LG Voyager

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LG Voyager (VX10000)
LG Voyager VX10000 External.jpg
Manufacturer LG Electronics
Compatible networks EVDO, 1X
Availability by country November 21, 2007
Predecessor LG enV (VX9900)
Successor LG enV Touch (VX11000)
Form factor Clamshell (Candybar/flip)
Dimensions 4.64 in (H) x 2.12 in (W) x 0.71 in (D)
Weight 133g (4.69 oz)
Operating system BREW
Memory 182 MB
Removable storage 8 GB (microSD)
Battery 950 mAh
Display LCD 400 x 240
External display LCD 240 x 400
Rear camera 2.0-megapixel
Connectivity Bluetooth / USB Cable

The LG VX10000, also known as the Verizon Voyager or LG VX10K, is an Internet-enabled multimedia phone designed by LG Electronics and on the Verizon Wireless network, Telus, and Bell Mobility. The external screen is touch enabled with a virtual keyboard and buttons. It features an internal screen for use with the included full QWERTY keyboard. Both screens of the Voyager have WQVGA resolution. The Voyager's functions include those of a camera phone and a portable media player, in addition to text messaging, and Internet services including e-mail and web browsing. It is a dual-band mobile phone that uses the CDMA standard. It supports the EVDO data technology.

The Voyager's online release date in the United States was November 18, 2007, and it was released into stores on November 21, 2007,[1] costing US $299 with a two-year contract, though it was subsequently lowered to $200, $150, $130, $100, and finally $80. The rapid price drop was due to stiff competition, notably the Apple iPhone 3G[citation needed], which went on sale July 2008 and started at $199. The Voyager then dropped to its lowest price of $79.99 after a $50 mail-in rebate. As of second quarter 2008, the LG Voyager had sold 1.3 million devices.[2] On June 5, 2009, the LG enV touch was released for Verizon for $150.00.

Features[edit]

The Voyager in its open state, revealing the internal screen and QWERTY keyboard.

Packaged in a lateral-clamshell design that hides a QWERTY keyboard, the Voyager provides a web browser, the ability to access Verizon's V CAST service (which provides TV, video, and music downloads) and the ability to play MP3, Windows Media, and unprotected AAC files.[3][4] The Voyager utilizes Verizon Wireless' EVDO broadband network for data transfer.

The Voyager has a 2.0-megapixel digital camera and camcorder, an external microSDHC slot for up to 8 GB of external storage, a USB connector, and stereo Bluetooth capability. The phone's battery is removable, and can be replaced with an extended battery to increase talk and standby time. The Voyager features an external touch screen, similar to that of the Prada, which features a mechanism to simulate the haptic feedback of physical buttons when the screen is touched.

The phone has a 24 cm (2.81") display screen with a 240 x 400 pixel resolution screen. The 950 mAh Lithium-Ion Polymer battery allows up to 240 minutes of talk time or 480 hours of standby time.

Titanium Voyager[edit]

The titanium Voyager.

On June 17, 2008, Verizon announced that it would be implementing Visual Voicemail on several yet-to-be released phones, including one known simply by the name "Voyager" but with a new color option of titanium which is a silver-gray color.[citation needed] It was then widely speculated[weasel words] that the Refresh was in fact a major firmware update, though this was not at that time confirmed by a Verizon representative.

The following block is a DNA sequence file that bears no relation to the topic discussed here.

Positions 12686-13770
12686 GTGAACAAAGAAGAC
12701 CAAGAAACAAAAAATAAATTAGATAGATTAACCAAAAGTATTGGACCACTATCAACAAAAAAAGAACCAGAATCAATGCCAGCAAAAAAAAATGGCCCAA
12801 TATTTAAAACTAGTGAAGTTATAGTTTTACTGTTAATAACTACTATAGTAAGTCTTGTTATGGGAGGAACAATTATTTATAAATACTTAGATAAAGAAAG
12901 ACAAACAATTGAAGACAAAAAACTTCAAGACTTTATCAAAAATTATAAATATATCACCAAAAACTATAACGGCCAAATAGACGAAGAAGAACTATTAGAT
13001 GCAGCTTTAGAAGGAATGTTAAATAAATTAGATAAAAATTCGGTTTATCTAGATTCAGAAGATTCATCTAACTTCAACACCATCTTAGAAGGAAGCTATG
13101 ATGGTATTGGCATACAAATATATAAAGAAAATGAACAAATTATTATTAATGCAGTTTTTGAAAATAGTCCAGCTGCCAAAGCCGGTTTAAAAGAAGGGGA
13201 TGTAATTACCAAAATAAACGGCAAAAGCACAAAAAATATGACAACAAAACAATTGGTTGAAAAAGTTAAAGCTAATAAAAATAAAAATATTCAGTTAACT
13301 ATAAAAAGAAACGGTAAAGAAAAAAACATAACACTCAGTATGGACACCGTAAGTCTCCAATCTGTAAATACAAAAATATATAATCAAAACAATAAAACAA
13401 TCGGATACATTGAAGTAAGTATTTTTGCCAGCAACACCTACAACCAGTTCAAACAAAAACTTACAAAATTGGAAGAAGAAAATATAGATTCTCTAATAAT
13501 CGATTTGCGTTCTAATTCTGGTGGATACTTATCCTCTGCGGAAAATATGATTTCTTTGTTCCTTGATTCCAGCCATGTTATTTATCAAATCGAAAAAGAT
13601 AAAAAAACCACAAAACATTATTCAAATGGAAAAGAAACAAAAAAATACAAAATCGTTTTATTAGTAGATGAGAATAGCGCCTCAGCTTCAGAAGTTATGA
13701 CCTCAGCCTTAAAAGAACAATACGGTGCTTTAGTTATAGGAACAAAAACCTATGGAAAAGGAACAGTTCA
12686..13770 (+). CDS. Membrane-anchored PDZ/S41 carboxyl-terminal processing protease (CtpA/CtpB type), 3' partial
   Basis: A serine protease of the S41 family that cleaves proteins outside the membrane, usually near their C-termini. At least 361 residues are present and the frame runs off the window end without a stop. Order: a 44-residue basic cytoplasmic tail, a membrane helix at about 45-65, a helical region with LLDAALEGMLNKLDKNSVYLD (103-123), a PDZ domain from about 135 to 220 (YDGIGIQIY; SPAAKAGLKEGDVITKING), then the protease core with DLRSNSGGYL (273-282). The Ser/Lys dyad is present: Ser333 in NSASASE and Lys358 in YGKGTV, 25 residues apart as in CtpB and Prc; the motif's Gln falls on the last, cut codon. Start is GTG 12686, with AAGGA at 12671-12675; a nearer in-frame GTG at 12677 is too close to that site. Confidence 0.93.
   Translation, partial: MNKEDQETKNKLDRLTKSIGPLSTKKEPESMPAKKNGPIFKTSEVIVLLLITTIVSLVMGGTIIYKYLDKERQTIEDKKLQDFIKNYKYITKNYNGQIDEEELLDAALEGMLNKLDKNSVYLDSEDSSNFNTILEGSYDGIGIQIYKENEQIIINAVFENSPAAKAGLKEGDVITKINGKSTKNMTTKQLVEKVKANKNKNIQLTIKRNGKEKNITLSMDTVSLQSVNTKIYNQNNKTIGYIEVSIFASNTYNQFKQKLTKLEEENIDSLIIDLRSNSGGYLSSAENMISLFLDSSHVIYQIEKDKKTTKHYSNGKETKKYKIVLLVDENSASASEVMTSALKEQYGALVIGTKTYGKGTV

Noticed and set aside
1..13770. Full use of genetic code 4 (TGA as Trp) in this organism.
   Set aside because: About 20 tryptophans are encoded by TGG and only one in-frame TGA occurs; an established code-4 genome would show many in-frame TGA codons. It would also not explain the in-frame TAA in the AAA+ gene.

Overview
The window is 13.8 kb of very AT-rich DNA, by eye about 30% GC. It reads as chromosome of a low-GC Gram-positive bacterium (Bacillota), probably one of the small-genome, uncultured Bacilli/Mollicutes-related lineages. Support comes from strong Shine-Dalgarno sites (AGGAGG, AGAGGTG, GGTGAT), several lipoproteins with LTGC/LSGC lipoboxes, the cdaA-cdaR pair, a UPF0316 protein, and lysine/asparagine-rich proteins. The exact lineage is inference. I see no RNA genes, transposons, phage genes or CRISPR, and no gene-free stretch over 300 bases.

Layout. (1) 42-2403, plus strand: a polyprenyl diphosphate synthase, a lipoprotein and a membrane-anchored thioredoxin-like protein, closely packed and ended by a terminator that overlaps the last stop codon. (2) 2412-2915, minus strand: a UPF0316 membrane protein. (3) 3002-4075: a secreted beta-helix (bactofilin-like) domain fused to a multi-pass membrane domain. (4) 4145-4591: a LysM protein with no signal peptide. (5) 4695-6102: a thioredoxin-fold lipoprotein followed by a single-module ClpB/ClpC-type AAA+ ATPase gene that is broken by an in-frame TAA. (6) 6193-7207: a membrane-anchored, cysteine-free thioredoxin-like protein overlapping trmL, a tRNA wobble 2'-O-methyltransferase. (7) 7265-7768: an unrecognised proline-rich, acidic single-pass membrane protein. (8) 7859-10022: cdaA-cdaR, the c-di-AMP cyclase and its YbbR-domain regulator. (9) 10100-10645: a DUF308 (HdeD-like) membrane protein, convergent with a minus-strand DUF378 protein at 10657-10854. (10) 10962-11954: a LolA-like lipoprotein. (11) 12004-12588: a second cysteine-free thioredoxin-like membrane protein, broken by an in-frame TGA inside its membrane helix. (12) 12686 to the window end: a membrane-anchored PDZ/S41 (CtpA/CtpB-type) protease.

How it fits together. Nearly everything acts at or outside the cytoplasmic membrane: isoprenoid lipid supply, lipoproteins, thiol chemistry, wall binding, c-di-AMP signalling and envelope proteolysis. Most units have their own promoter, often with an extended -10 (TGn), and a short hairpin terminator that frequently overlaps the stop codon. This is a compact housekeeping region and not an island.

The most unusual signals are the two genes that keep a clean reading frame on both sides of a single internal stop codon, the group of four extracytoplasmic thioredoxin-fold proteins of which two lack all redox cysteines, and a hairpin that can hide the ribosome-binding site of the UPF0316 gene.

Several days later, users on internet message boards reported references on Verizon Wireless's website to a phone called the VX10000 Silver, leading people to believe that a silver version of the phone would also be made available (Now known as the Voyager Titanium).

On August 9, Verizon Wireless released the "Voyager Refresh" V09 update to all Verizon stores. The entire core operating system has been upgraded to match the newer LG Dare. Rhapsody music support was added and some technical problems fixed. The interface became more responsive, with a consolidated Media Center, which later phones used replacing the older Get it Now interface.[5]

Most significant however, was the long-rumored addition of Visual Voicemail to the LG Voyager. However, despite past reports, the use of the service was not free. The download of Visual Voicemail application to the Voyager remains free, but a fee of $2.99 per month must be added in order to use it.

The LG Titanium Voyager, is a moderately-sized phone, that can be used for voice calls, texting, email, Global Positioning System (GPS) and mobile TV almost instantly via MediaFLO (which is an extra $15 per month with or without the Verizon Wireless "VPak"). A data plan for V-Cast enabled phones without VPak charges for any data are $1.99 per MB. The camera can record videos up to 30 seconds to be sent in an MMS, or the setting can be altered to record videos up to the limit of available memory, which cannot be sent through messaging via the phone.

The Voyager has been subsequently removed from Verizon stores and online store and replaced by the LG enV touch. The enV Touch is frequently referred to as the Voyager 2, due to the cancellation of the LG Voyager.

References[edit]

  1. ^ MarketWatch.com
  2. ^ "Earnings: Premium Handsets Boost LG Electronics Profits — paidContent". Moconews.net. 2008-07-21. Retrieved 2013-05-24. 
  3. ^ German, Kent (November 16, 2007). "CNet Editors' Review - LG Voyager - VX10000 (Verizon Wireless)". CNet Reviews. CNet Networks, Inc. Retrieved 2007-12-08. 
  4. ^ "LG Voyager Datasheet" (PDF). LG Electronics. Retrieved 2007-12-08. 
  5. ^ Verizon Releases Voyager Refresh Software Update, Visual Voicemail Not Free | PhoneNews.com

External links[edit]